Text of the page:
One thing I did work on, recently, was another alarm clock project.  These days, like a lot of people, I use my cellphone as my alarm clock.  However, the default ringtones all kick in immediately when the alarm triggers, creating an abrupt sort of sound that jolts me awake.  I wanted to create a custom sound, the kind that’s pleasant (to me) and eases in gradually, but eventually gets loud enough to make sure the alarm is effective.

This track is the result.  I’ve also included the download for the iOS ringtone version of it (sorry, I don’t have an android device, so if you want to use it for one you’ll need to convert the MP3 version yourself).


Download as iOS Ringtone

Acoustic Rain (tablet experiments)

An experimental album of music played/sequenced live and recorded on my phone/tablet using various music apps.  All songs here are the first “live” draft, and may be corrected/reprocessed later.  Generally ambient synth/rock sound.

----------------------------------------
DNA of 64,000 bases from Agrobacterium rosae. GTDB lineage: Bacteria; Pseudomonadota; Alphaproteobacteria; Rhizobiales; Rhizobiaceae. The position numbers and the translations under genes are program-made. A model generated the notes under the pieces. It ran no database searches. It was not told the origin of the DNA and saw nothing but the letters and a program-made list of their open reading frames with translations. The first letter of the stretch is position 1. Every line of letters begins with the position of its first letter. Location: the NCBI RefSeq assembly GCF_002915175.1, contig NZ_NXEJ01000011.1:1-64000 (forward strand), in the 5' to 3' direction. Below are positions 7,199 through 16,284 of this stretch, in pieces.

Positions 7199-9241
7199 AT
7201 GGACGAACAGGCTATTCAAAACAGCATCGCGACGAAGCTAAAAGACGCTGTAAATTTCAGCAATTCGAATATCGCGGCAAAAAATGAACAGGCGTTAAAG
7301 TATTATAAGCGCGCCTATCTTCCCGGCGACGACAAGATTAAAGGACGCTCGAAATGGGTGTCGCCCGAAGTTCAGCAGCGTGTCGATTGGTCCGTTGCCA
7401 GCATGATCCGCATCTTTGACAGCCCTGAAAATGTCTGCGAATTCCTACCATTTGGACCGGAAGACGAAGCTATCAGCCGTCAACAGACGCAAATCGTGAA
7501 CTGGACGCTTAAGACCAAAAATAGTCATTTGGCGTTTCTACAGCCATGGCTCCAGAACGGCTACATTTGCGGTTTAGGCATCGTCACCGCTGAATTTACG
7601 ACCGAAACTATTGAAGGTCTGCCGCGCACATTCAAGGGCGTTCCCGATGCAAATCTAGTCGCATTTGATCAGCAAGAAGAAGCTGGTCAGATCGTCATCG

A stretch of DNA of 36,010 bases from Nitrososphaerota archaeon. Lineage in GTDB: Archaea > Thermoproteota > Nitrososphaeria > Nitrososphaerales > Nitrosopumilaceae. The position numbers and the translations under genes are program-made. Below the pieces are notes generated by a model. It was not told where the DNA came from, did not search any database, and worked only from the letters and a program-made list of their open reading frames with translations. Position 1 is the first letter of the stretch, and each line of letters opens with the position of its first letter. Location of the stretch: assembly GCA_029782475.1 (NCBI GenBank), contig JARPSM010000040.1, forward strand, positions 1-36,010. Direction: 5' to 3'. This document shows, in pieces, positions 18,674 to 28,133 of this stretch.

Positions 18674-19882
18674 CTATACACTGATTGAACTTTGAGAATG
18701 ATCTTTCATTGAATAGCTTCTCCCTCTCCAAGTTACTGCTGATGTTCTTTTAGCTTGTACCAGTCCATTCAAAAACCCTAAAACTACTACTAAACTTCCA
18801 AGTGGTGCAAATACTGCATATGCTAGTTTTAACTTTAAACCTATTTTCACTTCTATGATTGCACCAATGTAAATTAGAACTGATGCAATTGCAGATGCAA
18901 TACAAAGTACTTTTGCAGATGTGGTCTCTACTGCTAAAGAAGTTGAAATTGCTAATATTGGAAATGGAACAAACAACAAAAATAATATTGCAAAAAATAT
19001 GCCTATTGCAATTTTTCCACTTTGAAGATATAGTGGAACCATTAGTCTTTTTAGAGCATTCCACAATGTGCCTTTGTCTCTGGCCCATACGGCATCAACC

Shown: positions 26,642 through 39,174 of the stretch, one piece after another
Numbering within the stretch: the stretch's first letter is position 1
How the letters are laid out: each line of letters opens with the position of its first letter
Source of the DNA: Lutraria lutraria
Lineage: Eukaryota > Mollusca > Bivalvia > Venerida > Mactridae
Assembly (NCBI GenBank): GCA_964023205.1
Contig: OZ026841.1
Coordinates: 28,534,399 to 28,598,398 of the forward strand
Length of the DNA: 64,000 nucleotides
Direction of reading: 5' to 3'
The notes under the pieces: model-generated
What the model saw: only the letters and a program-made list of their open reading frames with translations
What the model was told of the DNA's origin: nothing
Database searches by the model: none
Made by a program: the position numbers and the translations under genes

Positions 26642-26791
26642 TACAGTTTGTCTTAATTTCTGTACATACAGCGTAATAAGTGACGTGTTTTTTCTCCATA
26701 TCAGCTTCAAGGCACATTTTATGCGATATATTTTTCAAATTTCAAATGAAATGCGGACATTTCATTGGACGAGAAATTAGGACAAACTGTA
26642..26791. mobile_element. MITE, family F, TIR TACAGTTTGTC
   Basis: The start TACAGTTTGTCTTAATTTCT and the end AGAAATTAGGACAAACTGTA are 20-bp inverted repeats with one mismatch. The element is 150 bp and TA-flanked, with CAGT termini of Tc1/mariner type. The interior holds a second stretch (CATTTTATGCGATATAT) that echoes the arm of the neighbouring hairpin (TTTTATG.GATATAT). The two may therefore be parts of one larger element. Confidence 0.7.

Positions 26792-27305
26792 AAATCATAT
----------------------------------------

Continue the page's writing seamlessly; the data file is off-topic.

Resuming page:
1. Barbecuew (created by… my voice, primarily)


1. An Unpopular Lactobacilli (created in Beatwave)


2. A Vaguely Popular Lactobacilli (created in Beatwave)


3. RainA (created in Rockmate)


4. Yergi (created in Rockmate)



An ambient experiment involving several different sound sources, including time-stretched samples of city and construction noise alongside several different temporally varied versions of a field recording I did of walking around in a rainstorm with a creaky umbrella.  It also features some Logic loops to complement the sound and the grinding, serendipitous feedback glitching that resulted in some of the samples as part of the stretching process.  There are also some custom-tuned reaktor sound generators and several drum loops processed through ringshifters and granular synthesis.  The result of all this?  Well, it’s a sort of ambient/illbient weird thing that I guess could be somewhat relaxing (well, once you get through the grinding feedback-laden introduction, at any rate).


Slicing/Percolating City